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Insulin resistance in horses

In horses with insulin resistance, the blood glucose level initially rises the same as it would in a healthy horse, after consuming some feed. The difference is that in the presence of insulin resistance, the insulin produced by the pancreas is not able to lower the blood glucose level by channelling the glucose into muscle or liver cells and other corresponding stores.

Consequences of insulin resistance

This results in increased blood sugar (hyperglycaemia) and insulin levels (hyperinsulinaemia). As a high blood sugar level is potentially life-threatening, the body reacts by increasing the production of insulin by the pancreas. This removes the excess glucose from the blood. This is known as insulin resistance or insulin dysregulation. In the long term, the pancreas becomes exhausted in terms of insulin production. In these cases, high glucose levels are found together with low insulin levels. In humans, this condition is known as type 2 diabetes.

Diagnosis of insulin dysregulation

Whether the horse is insulin dysregulated can be determined by an oral sugar test or by a simple blood glucose and insulin determination in the blood after 12 hours of exclusive hay feeding.

Risk of laminitis

Horses with high blood sugar and insulin levels are always at risk of laminitis. Research is therefore endeavouring to find treatment options to help affected horses.

Medication against insulin resistance: SGLT2 inhibitors

In new studies, around 60 horses were used to investigate whether the blood sugar-lowering active substances from the group of sodium-glucose cotransporter 2 inhibitors (SGLT2i), which are used in humans with insulin resistance / type 2 diabetes, also have the corresponding effect in horses.

These two drugs canagliflozin and ertugliflozin were tested in horses. Although both drugs showed a significant improvement in the measured blood glucose and insulin concentrations, these drugs are not free of side effects.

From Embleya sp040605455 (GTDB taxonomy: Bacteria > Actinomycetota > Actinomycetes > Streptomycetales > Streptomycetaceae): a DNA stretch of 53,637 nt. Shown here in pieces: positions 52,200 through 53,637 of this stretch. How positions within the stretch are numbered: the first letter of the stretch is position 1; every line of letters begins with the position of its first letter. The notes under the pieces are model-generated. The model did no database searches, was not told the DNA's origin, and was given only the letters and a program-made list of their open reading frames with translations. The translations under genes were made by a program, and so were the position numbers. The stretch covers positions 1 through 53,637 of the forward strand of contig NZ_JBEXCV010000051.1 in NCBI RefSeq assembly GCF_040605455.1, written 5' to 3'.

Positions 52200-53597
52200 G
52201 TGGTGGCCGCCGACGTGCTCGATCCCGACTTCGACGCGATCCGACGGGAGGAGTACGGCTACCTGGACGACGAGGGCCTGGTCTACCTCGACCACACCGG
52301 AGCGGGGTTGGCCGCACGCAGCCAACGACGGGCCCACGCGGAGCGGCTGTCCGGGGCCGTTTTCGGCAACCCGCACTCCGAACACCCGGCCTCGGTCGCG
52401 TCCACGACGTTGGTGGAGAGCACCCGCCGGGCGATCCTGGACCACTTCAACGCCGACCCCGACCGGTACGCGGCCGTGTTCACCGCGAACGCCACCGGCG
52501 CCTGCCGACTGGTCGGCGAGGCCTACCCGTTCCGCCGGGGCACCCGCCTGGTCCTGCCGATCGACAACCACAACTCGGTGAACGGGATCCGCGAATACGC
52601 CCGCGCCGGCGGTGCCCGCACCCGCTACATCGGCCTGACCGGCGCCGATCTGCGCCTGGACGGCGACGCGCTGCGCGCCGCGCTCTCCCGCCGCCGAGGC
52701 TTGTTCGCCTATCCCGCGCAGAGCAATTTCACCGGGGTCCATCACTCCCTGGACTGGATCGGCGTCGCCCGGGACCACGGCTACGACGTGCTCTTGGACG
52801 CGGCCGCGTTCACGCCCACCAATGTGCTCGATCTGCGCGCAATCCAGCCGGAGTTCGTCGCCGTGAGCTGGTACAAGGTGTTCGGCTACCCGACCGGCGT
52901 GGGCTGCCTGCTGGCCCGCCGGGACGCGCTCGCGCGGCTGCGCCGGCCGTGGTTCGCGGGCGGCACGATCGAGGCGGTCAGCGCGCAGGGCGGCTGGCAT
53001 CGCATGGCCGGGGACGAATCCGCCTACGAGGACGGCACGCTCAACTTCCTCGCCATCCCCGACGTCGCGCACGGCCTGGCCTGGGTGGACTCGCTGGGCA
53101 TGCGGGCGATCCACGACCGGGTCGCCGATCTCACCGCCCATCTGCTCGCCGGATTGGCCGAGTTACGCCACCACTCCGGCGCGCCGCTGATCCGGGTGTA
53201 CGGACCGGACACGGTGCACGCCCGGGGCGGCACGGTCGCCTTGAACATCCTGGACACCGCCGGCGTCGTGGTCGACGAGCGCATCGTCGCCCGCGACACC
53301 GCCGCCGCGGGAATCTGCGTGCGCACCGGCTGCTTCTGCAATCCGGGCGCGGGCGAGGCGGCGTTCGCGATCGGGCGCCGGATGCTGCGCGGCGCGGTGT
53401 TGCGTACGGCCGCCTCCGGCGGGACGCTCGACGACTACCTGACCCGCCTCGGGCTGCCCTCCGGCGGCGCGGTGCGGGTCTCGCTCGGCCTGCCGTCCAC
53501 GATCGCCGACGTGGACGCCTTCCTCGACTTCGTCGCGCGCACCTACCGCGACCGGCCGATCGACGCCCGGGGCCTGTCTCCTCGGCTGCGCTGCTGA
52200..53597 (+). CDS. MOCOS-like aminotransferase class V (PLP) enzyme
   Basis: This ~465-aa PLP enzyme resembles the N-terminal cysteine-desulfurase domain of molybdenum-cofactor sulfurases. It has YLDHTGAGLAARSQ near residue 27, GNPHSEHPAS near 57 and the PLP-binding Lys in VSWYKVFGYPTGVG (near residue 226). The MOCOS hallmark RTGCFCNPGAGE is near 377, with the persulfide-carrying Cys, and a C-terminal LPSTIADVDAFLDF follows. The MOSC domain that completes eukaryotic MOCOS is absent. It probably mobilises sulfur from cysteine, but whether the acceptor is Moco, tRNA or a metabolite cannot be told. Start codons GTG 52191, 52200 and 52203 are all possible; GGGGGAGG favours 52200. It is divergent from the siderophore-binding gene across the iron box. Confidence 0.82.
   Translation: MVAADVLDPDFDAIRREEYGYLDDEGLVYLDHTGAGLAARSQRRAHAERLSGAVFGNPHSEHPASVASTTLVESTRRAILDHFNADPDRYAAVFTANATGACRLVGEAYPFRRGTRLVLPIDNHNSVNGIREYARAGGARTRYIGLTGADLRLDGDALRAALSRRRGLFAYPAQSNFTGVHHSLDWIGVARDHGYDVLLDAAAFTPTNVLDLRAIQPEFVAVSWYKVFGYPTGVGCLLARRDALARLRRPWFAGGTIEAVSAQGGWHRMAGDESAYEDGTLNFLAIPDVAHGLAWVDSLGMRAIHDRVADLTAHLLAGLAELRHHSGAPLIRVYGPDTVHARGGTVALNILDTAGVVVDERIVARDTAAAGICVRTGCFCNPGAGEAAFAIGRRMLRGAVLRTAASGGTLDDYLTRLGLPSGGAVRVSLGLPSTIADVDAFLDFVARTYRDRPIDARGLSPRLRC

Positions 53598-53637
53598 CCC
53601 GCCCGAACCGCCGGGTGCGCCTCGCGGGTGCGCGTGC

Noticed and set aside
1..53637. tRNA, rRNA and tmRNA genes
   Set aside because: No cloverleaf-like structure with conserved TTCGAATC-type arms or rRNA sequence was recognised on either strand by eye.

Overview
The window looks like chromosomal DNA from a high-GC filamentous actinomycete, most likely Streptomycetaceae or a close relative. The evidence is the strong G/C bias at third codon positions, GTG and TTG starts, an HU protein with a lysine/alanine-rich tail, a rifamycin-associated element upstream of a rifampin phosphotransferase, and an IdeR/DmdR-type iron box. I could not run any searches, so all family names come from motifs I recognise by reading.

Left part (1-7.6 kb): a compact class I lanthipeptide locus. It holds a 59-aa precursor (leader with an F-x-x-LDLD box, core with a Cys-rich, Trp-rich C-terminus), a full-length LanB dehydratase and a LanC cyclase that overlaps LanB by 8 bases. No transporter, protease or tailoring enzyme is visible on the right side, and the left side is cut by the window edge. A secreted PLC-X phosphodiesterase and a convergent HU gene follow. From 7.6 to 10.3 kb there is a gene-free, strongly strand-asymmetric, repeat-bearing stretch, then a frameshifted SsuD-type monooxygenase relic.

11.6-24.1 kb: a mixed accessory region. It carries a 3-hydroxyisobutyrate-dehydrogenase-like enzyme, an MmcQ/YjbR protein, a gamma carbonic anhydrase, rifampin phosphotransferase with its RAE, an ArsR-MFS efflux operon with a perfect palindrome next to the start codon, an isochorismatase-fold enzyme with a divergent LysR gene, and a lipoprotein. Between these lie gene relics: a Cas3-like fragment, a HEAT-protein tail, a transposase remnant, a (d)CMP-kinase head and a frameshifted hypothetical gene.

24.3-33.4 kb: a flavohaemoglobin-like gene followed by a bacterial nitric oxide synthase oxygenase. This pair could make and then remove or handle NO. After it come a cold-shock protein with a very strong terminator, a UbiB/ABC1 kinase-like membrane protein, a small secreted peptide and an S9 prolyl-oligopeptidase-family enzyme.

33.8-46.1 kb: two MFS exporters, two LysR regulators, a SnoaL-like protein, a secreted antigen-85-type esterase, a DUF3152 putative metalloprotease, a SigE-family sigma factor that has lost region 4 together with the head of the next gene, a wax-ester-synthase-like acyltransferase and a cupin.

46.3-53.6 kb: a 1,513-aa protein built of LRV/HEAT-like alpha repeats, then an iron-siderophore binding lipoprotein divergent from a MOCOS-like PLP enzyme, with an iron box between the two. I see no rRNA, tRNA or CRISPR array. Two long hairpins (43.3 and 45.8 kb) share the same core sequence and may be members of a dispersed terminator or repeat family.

Side effects and risks of the medication

The most common side effects are high triglyceride concentrations, which can lead to a loss of appetite and fatty deposition of the organs – so you are trading one health problem for another. In humans, side effects include toe and metatarsal amputations, dizziness, low blood pressure and headaches. The side effects that can occur in horses under long-term administration have not yet been researched.

These drugs are therefore by no means suitable for treating a “normal” insulin dysregulated horse in the long term, not to mention the purchase price involved.

Reduce weight; riding out with Haflinger
Sufficient exercise – even at a brisker pace – is an important component in restoring insulin sensitivity.
© Adobe Stock/citikka

Management and prevention

Therapy and management of horses with insulin resistance should first and foremost focus on improving exercise, feeding and turn-out regime.

One of the most common causes, of high sugar and insulin levels in the blood or the development of insulin resistance, is increased sugar levels in hay or grass caused by high-sugar grasses such as perennial ryegrass. In combination with a lack of exercise. If the horse is unsettled with the current yard management, the development of insulin resistance is accelerated.

Measure to restore / maintain insulin sensitivity

The correct starting point to restore insulin sensitivity in affected horses would: Reduce sugar, increase energy consumption, reduce stress.

The challenge for the livery yard owner is to offer low-sugar hay and improving the fields by sowing lean grasses. Owners need to make time to exercise their horses regularly, including brisk canters (once reached appropriate health levels) and watch the sugar intake. It’s the only way to get the horse healthy again, and then keep up the management long term accordingly.

Elke Malenke